Brought me pages of yellow legal paper covered with handwritten notes far clearer, finer, and consistent than my own, organized under this heading: The Fundamentals of Golf. Another heading: Form. Accompanied by his sketches of how to stand, how to hold the club, body position, dotted lines for movement…

I contemplated these golden pages with absolute awe.

He brought me newspaper clippings and magazine articles on women golfers. Hoping, perhaps, I’d love the sport. His sport. That I’d maybe rise, somehow, to the glimmering, glorious heights of it…

I never did. Never learned to love golf, not even a little.

The university instructor declared, in utter exasperation, that I looked like I was chopping wood.

But I got an A in the course.

Thanks to my coach.

Golf is the closest game to the game we call life. You get bad breaks from good shots; you get good breaks from bad shots—but you have to play it where it lies.

-Bobby Jones

He taught me much.

He wanted to be married, to have a family.

It didn’t happen.

“People don’t understand God,” he told me during one of his last parsonage visits. “But I understand God.”

I looked at his face, bright and earnest as ever, uncharacteristically serious, eyes fierce, blazing.

And I believed him.

As you walk down the fairway of life, you must smell the roses, for you only get to play one round.

-Ben Hogan

He lived with his mother, who cared for him until her illness and death, after which he went to an assisted living facility.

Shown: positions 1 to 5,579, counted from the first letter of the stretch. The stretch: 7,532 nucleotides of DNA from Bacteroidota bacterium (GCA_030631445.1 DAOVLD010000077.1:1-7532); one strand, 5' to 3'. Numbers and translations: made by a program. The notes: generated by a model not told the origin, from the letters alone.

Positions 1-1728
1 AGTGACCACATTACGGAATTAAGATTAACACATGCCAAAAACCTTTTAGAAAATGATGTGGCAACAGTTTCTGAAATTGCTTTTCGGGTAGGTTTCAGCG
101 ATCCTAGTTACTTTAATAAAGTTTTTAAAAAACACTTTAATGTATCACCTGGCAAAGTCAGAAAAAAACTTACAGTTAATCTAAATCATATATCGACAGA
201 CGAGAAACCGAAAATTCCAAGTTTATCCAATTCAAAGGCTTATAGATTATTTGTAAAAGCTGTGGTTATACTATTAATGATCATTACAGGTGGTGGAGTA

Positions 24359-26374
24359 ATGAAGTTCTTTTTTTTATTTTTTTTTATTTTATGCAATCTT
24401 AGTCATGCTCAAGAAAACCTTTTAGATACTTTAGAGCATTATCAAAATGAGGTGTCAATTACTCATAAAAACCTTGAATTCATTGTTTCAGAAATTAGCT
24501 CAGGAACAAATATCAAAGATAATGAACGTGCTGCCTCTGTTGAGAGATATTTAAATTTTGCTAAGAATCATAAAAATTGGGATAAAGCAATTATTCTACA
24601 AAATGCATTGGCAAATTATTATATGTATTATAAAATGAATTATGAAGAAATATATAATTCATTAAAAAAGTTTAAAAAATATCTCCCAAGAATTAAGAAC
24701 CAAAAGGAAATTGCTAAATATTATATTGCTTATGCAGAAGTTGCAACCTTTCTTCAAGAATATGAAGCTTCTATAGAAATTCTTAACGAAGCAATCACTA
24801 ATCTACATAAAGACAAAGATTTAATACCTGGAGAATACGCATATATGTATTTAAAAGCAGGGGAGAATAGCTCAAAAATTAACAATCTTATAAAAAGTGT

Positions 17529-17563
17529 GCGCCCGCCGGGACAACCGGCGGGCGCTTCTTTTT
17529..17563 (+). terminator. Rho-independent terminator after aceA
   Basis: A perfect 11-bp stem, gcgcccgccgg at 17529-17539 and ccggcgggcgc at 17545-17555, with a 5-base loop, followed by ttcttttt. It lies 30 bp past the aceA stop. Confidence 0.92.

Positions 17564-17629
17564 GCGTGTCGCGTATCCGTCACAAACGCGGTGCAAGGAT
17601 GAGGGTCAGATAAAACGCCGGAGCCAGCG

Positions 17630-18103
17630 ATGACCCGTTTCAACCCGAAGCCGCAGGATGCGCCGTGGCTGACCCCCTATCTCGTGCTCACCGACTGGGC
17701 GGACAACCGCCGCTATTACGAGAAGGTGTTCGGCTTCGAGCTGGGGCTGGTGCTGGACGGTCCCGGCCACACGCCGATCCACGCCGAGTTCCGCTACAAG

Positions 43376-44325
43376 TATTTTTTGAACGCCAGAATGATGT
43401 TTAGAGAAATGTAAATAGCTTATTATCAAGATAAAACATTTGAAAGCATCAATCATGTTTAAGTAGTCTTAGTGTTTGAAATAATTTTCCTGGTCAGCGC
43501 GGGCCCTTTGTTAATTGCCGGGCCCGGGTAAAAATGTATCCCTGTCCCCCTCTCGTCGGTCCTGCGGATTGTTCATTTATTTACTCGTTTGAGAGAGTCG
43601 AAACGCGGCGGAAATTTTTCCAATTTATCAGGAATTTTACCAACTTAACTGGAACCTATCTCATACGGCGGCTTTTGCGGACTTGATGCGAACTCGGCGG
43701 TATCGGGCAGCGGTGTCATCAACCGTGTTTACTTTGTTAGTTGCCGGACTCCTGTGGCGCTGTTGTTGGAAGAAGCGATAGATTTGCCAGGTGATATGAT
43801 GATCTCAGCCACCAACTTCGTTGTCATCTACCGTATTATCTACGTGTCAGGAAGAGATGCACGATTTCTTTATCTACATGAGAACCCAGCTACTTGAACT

Parents gone, driving gone, golf gone. Seasons come and gone with slow decline, languish, only memories left of moments in the sun, walking the fairway, making your best shot.

With the arrival of COVID-19, even visitors were gone.

And now so is he.

He could be considered a victim. Of the cerebral palsy that marked an existence of suffering from birth to his death by a pathogen that, in electron-microscope images, looks like a golf ball with extruding dimples.

Some might say his life wasn’t fair… what if his father thought this?

I say he was a conqueror.

More than a conqueror, never separated from the love of God.

He understood.

Only a few will be allowed at the memorial today.

Just know that I remember, old Friend. Farewell. You were, you remain, always, a gift from our Father.

Photo: Chris Urbanowicz. CC BY

*******

Special thanks to Carol Varsalona for hosting Spiritual Journey Thursday today at Beyond Literacy Link.

Write bravely

Today concludes the thirty-one-day Slice of Life Story Challenge with Two Writing Teachers. Today I cross the finish line with many fellow Slicers, having written a post each day.

But the writing doesn’t end here.

Nor does the challenge …

That’s the thing. Now, more than ever before in our lives, is a time to write.

The photo above is of a pocket notebook a friend and mentor gave as a parting gift to all who attended her retirement celebration years ago. Her love of writing and advocacy for teachers as writers inspires me to this day. She also passed the torch of facilitating district writing workshop training to me … until this year, when it is no longer offered. But I carry the notebook with me everywhere I go, just to remind me …

Teachers, students, families, friends, citizens of the world, all … today I offer the same to you, in the ongoing composition of life: Write bravely.

*******

write your stories

share your glories

write bravely

write for healing

name the feeling

write bravely

write all your rages

fill all your pages

write bravely

write through your tears

conquer your fears

write bravely

write of the past

save it at last

write bravely

write of your sorrows

and your tomorrows

write bravely

write them for you

and for me, too

write bravely

write bravely

write bravely